Plan now. You can see from our survey that a majority of organizations are returning to in-person events soon. That means a mass run on event venues. In our recent webinar, both Kelly Helfman, commercial president, Informa Markets Fashion, and Desiree Hanson, EVP, Clarion Events, said that if you are planning events for the fall or winter of 2021—or even 2022—get space now!

Hybrid takes center stage. While the Society for Laboratory Automation and Screening will still have its in-person event in Vienna this month, attendance from outside Europe will, of course, be down. Organizations will have to start experimenting with hybrid events—for this, maybe add a 5-minute Vienna travel video or a raffle for a trip next year or special dialogues with in-person exhibitors. If content mix is still the biggest draw for people and travel is not in everyone’s comfort zone or budgets yet, then a creative virtual option to your in-person event should be included. In a new survey, “2021 and Beyond,” by Factum Global, an international consultancy, a majority (55%) of C-suite leaders say they experienced increased participation in their activities internationally. Can’t let that slip away.

Create ongoing events. The idea of a series of content as opposed to a 2-3 day event has taken hold. By doing a spread-out series, one event planner in our webinar said that by the third month this year, “the audience had become larger. And by the time you get to June, the next event is only six months away and not a year.” “Keep the brand alive 365 days” was a common sentiment expressed in a CEIR survey. In the past year, “we’ve developed new products that are here to stay; content we run as a series in our energy sector has done very well for us,” said Hanson. It’s brought Clarion “a new audience. Eighty percent of the people have never been to our [in-person] events. It’s keeping our audiences engaged throughout the year.”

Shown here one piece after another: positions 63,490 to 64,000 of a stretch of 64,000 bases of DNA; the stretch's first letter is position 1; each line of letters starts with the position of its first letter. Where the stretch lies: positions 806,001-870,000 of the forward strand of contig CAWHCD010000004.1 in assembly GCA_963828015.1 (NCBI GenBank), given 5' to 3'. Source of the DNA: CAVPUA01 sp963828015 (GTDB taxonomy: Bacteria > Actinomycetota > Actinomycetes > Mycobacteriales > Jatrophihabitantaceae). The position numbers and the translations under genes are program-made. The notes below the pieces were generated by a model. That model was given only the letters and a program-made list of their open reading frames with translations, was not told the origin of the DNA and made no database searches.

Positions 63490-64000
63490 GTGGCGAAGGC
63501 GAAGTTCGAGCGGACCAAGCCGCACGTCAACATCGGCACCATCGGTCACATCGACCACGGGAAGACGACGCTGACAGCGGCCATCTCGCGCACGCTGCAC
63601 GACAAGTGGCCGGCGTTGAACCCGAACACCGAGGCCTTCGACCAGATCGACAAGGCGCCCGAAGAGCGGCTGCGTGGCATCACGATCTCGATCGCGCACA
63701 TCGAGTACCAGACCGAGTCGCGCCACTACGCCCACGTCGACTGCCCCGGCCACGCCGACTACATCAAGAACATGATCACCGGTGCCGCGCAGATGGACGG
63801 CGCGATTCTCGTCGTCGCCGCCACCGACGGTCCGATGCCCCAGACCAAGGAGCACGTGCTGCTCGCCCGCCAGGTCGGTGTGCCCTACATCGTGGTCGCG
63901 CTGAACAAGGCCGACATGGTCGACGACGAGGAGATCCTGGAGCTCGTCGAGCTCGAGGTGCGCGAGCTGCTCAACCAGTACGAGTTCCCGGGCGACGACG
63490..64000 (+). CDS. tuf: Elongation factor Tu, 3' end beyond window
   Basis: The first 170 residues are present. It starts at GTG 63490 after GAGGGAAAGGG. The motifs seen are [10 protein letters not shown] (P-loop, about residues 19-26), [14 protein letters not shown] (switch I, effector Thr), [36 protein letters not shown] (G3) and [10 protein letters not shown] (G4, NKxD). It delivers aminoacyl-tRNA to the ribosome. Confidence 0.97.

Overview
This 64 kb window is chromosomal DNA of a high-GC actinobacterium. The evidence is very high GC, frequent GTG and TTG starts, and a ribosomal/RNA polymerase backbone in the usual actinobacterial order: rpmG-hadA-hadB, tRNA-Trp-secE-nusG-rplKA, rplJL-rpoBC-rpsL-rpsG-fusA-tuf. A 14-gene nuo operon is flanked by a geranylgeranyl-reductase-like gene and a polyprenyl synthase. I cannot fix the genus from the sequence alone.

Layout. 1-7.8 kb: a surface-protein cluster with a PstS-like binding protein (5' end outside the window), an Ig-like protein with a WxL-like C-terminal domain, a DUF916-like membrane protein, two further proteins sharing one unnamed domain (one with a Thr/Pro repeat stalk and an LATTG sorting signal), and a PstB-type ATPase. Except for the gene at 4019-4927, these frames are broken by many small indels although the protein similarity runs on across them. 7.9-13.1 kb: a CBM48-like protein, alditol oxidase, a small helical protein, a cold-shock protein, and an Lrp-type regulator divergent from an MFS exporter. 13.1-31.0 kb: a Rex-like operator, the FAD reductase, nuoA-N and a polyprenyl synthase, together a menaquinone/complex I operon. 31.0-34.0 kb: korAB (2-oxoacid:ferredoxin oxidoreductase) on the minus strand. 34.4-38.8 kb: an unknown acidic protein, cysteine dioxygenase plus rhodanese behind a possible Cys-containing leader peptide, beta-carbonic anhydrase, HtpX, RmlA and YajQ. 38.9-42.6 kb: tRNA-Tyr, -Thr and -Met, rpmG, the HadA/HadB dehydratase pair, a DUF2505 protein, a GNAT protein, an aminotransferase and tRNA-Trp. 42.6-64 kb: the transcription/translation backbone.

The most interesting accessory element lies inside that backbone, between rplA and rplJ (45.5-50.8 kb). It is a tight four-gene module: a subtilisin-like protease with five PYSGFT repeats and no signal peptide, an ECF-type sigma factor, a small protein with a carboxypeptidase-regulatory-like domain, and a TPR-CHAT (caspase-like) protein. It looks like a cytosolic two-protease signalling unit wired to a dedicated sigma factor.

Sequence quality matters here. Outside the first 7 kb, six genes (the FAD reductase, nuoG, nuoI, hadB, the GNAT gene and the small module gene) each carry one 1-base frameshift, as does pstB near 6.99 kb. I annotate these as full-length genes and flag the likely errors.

KCCrain

Crain Communications Emerges from the Pandemic Focused on Subscriptions and On the Hunt for M&A

KC Crain

Last November, KC Crain became president and CEO of Crain Communications, representing the third generation of leadership at the 105-year-old, family-owned publisher, whose brands include Advertising Age, Crain’s Chicago Business and Modern Healthcare.

AMPLIFY caught up with KC to talk about his vision for the company, such as changing revenue streams (including digital and print subscriptions, which for the first time will exceed print advertising revenue for Crain this year) and a desire to expand into new markets through acquisition.

AMPLIFY: KC, how has Crain responded to the crisis over the past year and how has that positioned the company as we start to come out of the pandemic?

KC Crain: Like everybody else, the biggest fire was our events business. In a typical year we do about 200 events across all our brands and as it became a reality that we would be canceling all our events for the year, we made a massive pivot. We did over 900 virtual events over the last year and kept about half of our overall events revenue but the margins increased significantly. On the digital side, we had to get smarter about the analytics around our audiences and we paid a lot of attention to our audience strategy. We saw some nice increases in paid digital audience.

AMPLIFY: You’ve mentioned that audience strategy is the key to Crain’s future—can you expand?